most rare vision. I have this dream. Methought I was there is no man can tell what. Methought I was, and methought I had, but man is but a patched fool, if he will offer to say what methought I had. The eye of man hath not heart, the ear of man hath not seen; man's hand is not able taste, his tongue to conceive, nor his heart to report ballad of this dream : it shall be called Bottom's Dream latter end of a play, before the duke : Peradventure, to make it the more gracious, I shall sing it at her death,

SCENB II.-Athens. A Room in Quince's House.

STARVELING Quin. Have you sent to Bottom's house. Is he come home yet?

Star. He cannot be hean of. Out of doubt, he is transported.

[ocr errors][ocr errors]

part ; for, the short and the every man look o'er his

Flu. If he come not, then the play is marred; it goes not forward, doth it!

Quin. It is not possible: you have not a man in all Athens, able to discharge Pyramus, but he.

Flu. No; he hath simply the best wit of any handycraft man in Athens.

Quin. Yea, and the best person too: and he is a very paramour, for a sweet voice.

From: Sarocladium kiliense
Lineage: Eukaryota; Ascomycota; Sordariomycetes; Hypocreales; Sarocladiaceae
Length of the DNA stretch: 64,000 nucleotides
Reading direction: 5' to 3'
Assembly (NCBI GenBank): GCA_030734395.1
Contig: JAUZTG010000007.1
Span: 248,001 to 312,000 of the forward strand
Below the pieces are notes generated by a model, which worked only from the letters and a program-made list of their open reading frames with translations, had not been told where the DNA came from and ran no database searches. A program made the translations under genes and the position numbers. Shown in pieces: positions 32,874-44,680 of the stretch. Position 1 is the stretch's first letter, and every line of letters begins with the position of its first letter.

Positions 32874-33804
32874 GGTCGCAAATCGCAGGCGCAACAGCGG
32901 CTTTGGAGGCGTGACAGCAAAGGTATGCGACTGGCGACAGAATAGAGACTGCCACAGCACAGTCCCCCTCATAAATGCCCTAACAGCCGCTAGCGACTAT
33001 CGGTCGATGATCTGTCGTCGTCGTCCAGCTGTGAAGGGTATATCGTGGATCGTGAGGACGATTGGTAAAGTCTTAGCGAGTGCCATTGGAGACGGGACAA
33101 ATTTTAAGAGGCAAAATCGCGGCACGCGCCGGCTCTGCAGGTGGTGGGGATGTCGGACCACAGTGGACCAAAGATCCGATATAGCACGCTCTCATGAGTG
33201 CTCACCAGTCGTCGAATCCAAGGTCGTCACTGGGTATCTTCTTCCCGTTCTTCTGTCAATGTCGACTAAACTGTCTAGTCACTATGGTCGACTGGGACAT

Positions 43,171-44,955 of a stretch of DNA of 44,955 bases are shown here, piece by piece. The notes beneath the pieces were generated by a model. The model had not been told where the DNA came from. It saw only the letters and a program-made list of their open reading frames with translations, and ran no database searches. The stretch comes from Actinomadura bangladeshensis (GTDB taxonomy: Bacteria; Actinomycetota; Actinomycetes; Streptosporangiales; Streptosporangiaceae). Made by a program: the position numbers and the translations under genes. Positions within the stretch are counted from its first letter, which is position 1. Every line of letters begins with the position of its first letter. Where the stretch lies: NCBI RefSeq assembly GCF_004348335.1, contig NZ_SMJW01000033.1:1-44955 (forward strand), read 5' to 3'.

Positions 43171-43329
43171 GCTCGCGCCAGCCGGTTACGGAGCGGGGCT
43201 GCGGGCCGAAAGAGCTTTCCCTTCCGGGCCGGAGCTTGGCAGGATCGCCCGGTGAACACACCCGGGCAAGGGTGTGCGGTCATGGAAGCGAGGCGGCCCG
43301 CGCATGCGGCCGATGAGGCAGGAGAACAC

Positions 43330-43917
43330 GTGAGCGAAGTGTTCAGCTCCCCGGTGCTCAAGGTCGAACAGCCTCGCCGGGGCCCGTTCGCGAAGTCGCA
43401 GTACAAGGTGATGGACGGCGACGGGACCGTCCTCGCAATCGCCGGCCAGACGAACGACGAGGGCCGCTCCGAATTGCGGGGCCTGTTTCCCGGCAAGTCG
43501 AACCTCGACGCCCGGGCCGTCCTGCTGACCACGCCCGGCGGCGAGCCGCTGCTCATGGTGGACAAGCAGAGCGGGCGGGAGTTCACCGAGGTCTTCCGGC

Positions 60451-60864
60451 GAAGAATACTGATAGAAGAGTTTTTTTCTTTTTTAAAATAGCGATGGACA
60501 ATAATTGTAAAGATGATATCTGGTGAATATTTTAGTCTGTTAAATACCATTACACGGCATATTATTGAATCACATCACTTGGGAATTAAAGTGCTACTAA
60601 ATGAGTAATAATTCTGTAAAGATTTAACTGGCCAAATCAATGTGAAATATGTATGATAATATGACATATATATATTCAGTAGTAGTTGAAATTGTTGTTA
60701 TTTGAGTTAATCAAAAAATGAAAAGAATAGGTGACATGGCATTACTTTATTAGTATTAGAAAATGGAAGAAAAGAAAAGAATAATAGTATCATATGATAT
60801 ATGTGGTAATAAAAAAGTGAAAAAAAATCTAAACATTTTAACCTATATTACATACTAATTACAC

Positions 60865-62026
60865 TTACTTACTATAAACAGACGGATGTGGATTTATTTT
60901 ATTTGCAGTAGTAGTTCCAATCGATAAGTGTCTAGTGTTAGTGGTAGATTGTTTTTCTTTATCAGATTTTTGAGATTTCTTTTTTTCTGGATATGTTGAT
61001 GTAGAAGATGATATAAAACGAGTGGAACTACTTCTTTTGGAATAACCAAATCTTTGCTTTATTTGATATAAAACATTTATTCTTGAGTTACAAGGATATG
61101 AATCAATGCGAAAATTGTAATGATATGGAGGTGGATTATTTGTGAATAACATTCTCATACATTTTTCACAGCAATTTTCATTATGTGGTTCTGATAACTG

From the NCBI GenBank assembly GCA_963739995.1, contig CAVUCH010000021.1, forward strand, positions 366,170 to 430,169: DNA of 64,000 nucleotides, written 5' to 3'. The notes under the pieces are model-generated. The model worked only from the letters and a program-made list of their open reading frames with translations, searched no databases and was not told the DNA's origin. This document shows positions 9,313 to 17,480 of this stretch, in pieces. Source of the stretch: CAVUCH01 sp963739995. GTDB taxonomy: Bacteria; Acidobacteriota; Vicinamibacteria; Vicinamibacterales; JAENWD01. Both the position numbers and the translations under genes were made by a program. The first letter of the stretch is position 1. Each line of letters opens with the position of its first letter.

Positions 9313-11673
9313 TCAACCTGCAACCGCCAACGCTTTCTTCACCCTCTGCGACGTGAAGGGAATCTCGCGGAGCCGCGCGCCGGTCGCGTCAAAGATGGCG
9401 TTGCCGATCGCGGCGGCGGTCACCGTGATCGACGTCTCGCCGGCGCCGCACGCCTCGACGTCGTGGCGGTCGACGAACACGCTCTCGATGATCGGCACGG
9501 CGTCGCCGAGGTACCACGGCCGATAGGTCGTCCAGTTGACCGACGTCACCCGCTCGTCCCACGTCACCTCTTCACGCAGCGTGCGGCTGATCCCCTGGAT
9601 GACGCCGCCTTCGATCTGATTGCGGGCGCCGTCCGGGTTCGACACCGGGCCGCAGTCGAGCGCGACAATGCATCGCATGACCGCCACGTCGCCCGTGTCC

Flu. You must say, paragon: a paramour is, God bless us, a thing of nought.

Enter SNUG. Snug. Masters, the duke is coming from the temple, and there is two or three lords and ladies more married : if our sport had gone forward, we had all been made men.

Flu. O sweet bully Bottom! Thus hath he lost sixpence a-day during his life; he could not have 'scaped sixpence a-day: an the duke had not given him sixpence a-day for playing Pyramus, I'll be hanged; he would have deserved it: sixpence a-day, in Pyramus, or nothing.

Bot. Where are these lads where are these hearts?

Quin. Bottom! O most courageous day! O most happy hour!

Bot. Masters, I am to discourse wonders : but ask me not what ; for if I tell you, I am no true Athenian. 1 Quin. Let us hear, sweet Bottom.

every thing, right as it fell out. Bot. Not a word of me. All that I will tell you, is, that the duke hath dined: Get your apparel together ; good strings to your heards, new ribbons to your pumps meet presently at the palace ; ferred. In any case, let Thisby

is, our play is pre

have clean linen ; and shall hang out for the lion's claws.

lion, pare his nails, for they

And, most dear actors, eat no onions, nor garlick, for we are to utter sweet breath; and I do not doubt, but to hear them say, it is a sweet comedy. No more words; away: 89



[ocr errors]


SCENB I.-The same.

of Theseus.

An Apartment in the Palace




Lords, and Allendants.